Jeffrey Brantingham (Department of Anthropology, University of California, Los Angeles) : While the field of ecology has witnessed significant advances in both the analysis of animal movement and in building models to predict the effects of movement on population and community dynamics, Paleolithic archaeologists, with a few notable exceptions, have contented themselves with classifying human movement into residential (forager) or logistical (collector) modes. Can this be all there is to know about the organization of human movement in the distant past? Drawing on null models in ecology, a neutral model of forager movement is developed. The model is used to evaluate whether the residential-logistical mobility continuum provides an effective standard for archaeological inquiry.

Esther Jacobson-Tepfer (Department of Art History, University of Oregon): Academic understandings of economic patterns and belief systems among the Early Nomads of late Bronze Age North Asia have hitherto been based on mortuary contexts, Indo-Iranian mythic traditions, and ethnographic sources.  Most recently, revitalized theories of prehistoric shamanism have been applied to petroglyphic imagery from this period and region with far reaching results. This discussion uses petroglyphic imagery from the Altay Mountains of Russia and Mongolia to challenge these interpretative strategies and proposes alternate approaches more appropriate to the self-representation of the late Bronze Age Early Nomads of North Asia.

Steven Brandt (Department of Anthropology, University of Florida) and Juris Zarins (Department of Anthropology, Southwest Missouri State University): Traditional models argue that the origin of Semitic-speaking peoples that are tied closely to Mesopotamian cultures that arose following the original settlements of the lower Mesopotamian alluvium, around 5500 BC. Drawing upon recent archaeological, linguistic and genetic data, this paper suggests an alternative model in which early Neolithic Afro-Asiatic speaking nomadic pastoralists from Northeastern Africa were the first to introduce pre-Semitic languages and an African form of nomadic pastoralism to Arabia and the Near East. Implications of this model for the importance of pastoral nomadism in clarifying issues related to the socio-economic prehistory and history of these regions are discussed.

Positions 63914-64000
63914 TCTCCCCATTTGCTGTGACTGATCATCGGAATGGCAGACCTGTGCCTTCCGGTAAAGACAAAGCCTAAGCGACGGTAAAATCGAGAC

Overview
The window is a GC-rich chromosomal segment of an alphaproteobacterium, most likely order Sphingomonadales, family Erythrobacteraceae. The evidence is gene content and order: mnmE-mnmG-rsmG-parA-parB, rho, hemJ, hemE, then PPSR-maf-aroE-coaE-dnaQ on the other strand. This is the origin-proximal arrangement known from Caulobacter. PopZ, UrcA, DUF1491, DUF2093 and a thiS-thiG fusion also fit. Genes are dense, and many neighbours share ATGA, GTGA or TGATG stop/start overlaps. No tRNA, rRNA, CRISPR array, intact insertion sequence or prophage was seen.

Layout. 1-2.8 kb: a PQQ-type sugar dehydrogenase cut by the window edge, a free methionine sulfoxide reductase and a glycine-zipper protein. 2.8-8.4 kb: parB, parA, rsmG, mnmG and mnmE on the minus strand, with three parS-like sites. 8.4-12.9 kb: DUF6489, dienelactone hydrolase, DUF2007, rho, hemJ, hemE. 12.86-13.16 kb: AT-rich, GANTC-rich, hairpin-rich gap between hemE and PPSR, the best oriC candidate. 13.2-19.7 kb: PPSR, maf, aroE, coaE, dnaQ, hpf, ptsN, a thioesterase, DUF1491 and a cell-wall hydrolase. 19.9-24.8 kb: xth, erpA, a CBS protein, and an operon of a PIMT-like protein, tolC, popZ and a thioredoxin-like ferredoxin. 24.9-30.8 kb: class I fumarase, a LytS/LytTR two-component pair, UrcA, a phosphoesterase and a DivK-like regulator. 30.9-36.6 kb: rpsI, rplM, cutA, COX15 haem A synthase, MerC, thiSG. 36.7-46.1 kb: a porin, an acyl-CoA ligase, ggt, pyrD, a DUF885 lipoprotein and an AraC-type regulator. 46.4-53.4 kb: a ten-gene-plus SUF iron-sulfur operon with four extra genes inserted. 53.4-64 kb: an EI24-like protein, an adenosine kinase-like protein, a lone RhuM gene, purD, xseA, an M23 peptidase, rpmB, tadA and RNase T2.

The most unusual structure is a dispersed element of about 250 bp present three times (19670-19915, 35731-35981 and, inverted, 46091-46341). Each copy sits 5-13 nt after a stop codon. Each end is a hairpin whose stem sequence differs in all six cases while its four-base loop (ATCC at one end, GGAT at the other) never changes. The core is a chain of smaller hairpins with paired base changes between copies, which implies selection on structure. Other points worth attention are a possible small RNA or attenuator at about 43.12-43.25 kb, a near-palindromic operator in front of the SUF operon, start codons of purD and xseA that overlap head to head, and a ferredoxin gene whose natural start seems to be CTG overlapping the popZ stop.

Benjamin Saidel (W.F. Albright Institute of Archaeological Research): Research conducted in the Negev desert has broadly identified those areas inhabited by pastoral nomads and agricultural populations during the 6th-8th centuries AD. Analysis of archaeological and textual data from this area has led to the conclusion that these pastoral nomads were integrated into the local economy of the Byzantine Empire. In this paper the cooking pots found at pastoral campsites in this portion of the Negev are used as a marker to determine how these economic relationships impacted the socio-economic organization of these pastoral nomads.
Introduction to the project Information for participants
Style sheet for contributors
Click here to view the Table of Contents of the draft manuscript and quotes from the two anonymous peer-reviewers (October 2006)
Salt Lake City, Spring 2005: Panel on Archaeological Residue Analysis
Panel on Ancient Apprenticeship
The fourth Cotsen Advanced Seminar on Nomadism is made possible by:
 - the Cotsen Institute of Archaeology at UCLA;
 - UCLA Department of Near Eastern Languages and Cultures;
UCLA International Institute, Special Academic Cooperative Projects;
 - and all individual participants.

Cotsen Institute of
                          Archaeoloy Cotsen Institute of Archaeology at UCLA
P.O.-box 951510; Los Angeles, CA 90095